It is no new fact that the nation is in the midst of an opioid epidemic. While it is true that the entire Nation is facing this, there are some states that are harder hit. Tennessee is one of those states. In 2015, doctors wrote more than 7.8 million opioid prescriptions, which is equal to 1.18 for every man, woman, and child in the state. IMS Health data placed Tennessee’s total as second, behind Alabama, for most opioid prescriptions written. More Tennesseans died from opioid overdose than in car accidents or from firearms in 2014. Tennessee is aware of the problem and doing everything they can to try to lower the number of prescriptions written and then number of opioid deaths in their state. Tennessee was one of only four states to receive the “making progress” title in the 2016 National Safety Council on efforts to stop opioid abuse.
The National Safety Council has six indicators for success in reducing the loss of life due to opioid abuse and help in ending the epidemic. The six key indicators are Mandatory Prescriber Education. Opioid Prescribing Guidelines, Eliminating Pill Mills, Prescription Drug Monitoring Programs (PDMPs), Increased Access to Naloxone, and Availability of Opioid Use Disorder (OUD) Treatment. No state has accomplished all six indicators. Tennessee has implemented all but the availability of opioid use disorder treatment. The state requires mandatory medical education for prescribers on pain management. This will reduce dangerous prescribing methods and improve treatment plans for pain. When opioids are used for chronic pain, lower dosages are recommended and risk assessment criteria is applied to all patients. When opioids are used for emergency treatments short-term opioids are recommended instead of long-term and no longer than seven days. The state has laws that prevent pill mills. Pill mills are health care facilities that commonly prescribe opioids outside of normal medical practice. Pill mills often have non-individualized care, repetitive combinations of medications that are given to all patients, lack of referrals to specialists, and a lack of diagnostics tests. The laws require that appropriate risk assessments are done at each visit, use the state’s prescription drug monitoring programs at all pain clinics, appropriate medical evaluations with physical exams and patient history, clinic owners are held responsible by state licensing authorities, follow prescribing guidelines made by state licensing authorities and meeting standards, and restricts the dispensing of controlled substances. The state has created a prescription drug monitoring program (PDMP) to help prescribers see patient history and make sure that they do not prescribe more opioids to someone who already has a prescription with other doctors. PDMP’s also alert authorities of dangerous prescribing habits by medical professionals and about patients trying to doctor shop so that they can intervene and help stop or fix the problem. The state has also increased access to naloxone. Naloxone can help stop an opioid overdose and has no potential for abuse. Naloxone blocks opioid receptors in the brain and save someone who is overdosing. Friends and family members can get prescriptions for Naloxone if they know someone who is suffering from opioid addiction. First responders also have access to Naloxone so that if they are called in the event of an opioid overdose they can save them. They have also invoked “Good Samaritan” laws, which allows bystanders to call for medical help without fear of arrest or other negative consequences.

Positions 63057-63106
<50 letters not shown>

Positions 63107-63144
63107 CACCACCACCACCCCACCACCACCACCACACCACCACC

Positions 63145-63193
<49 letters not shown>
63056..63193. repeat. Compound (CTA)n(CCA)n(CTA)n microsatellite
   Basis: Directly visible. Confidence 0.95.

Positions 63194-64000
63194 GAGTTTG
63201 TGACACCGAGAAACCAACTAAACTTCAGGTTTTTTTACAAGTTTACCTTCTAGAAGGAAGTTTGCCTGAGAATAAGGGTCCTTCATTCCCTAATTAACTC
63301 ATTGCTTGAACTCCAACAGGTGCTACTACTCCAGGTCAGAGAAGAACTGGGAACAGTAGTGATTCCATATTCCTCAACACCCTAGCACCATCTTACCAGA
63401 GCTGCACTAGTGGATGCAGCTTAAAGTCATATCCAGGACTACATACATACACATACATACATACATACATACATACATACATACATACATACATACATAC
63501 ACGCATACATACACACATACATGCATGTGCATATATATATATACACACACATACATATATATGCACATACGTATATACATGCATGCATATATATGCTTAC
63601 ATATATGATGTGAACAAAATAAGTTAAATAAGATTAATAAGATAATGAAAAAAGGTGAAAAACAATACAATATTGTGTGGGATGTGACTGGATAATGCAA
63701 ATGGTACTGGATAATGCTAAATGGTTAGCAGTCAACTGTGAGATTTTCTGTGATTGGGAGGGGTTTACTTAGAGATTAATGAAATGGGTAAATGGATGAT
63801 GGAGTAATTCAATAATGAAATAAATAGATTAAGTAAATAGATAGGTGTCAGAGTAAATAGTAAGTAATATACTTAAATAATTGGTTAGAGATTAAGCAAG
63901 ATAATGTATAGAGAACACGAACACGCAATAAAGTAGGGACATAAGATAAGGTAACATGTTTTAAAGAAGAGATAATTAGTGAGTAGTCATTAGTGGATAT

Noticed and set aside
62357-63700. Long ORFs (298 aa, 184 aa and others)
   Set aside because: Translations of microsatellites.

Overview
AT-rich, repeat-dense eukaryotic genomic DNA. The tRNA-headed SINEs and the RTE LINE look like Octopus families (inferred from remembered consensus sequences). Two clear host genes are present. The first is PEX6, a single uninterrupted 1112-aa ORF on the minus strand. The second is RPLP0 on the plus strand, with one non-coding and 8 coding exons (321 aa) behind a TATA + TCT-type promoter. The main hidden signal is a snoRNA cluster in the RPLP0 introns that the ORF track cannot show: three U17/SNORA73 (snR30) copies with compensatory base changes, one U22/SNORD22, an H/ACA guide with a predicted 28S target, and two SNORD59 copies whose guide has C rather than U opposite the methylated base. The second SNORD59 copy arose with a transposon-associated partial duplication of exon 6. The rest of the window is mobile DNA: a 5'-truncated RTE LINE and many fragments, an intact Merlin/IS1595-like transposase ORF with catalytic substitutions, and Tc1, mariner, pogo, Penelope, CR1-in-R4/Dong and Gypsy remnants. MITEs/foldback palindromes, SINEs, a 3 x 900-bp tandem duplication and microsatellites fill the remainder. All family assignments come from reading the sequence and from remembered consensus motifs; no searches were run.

Where Tennessee Stands
The only indicator that Tennessee did not meet was the final one, availability of opioid use disorder treatment. Only three states met this indicator. According to Substance Abuse and Mental Health Services Administration (SAMHSA) in 2014, over 2.4 million people suffered with opioid use disorder directly related to opioid pain relievers. Opioid use disorder treatment requires certain drugs and therapy to be successful and most treatment centers are full to capacity. When treating opioid use disorders there is a lot of time and effort needed making it more difficult for others in need to get into treatment when they need it. In order to treat everyone in the state will require more treatment centers and more staff. The only three states who have met this indicator are Maine, New Mexico, and Vermont. Tennessee is trying it’s best to combat the opioid epidemic but all states still have a long way to go. Hopefully, with more time and resources, we will finally see a reversal of the epidemic. As more people become aware of the dangers of opioid prescription use and see it amongst their own friends and family, they become more vigilant and learn how they can avoid addiction themselves and how to help their loved ones. Patients and doctors are looking towards other safer options for pain treatment, especially chronic pain, like physical therapy and safer pain medications. Fighting against this epidemic is no easy task but with help from these indicators, patients, and doctors we may be able to stop it in its tracks and even reverse it. If you know someone who is struggling with opioid addiction it is best to get the treatment as soon as possible. http://www.tennessean.com/story/news/health/2016/09/19/there-more-opioid-prescriptions-than-people-tennessee/90358404/ http://www.nsc.org/RxDrugOverdoseDocuments/Prescription-Nation-2016-American-Drug-Epidemic.pdf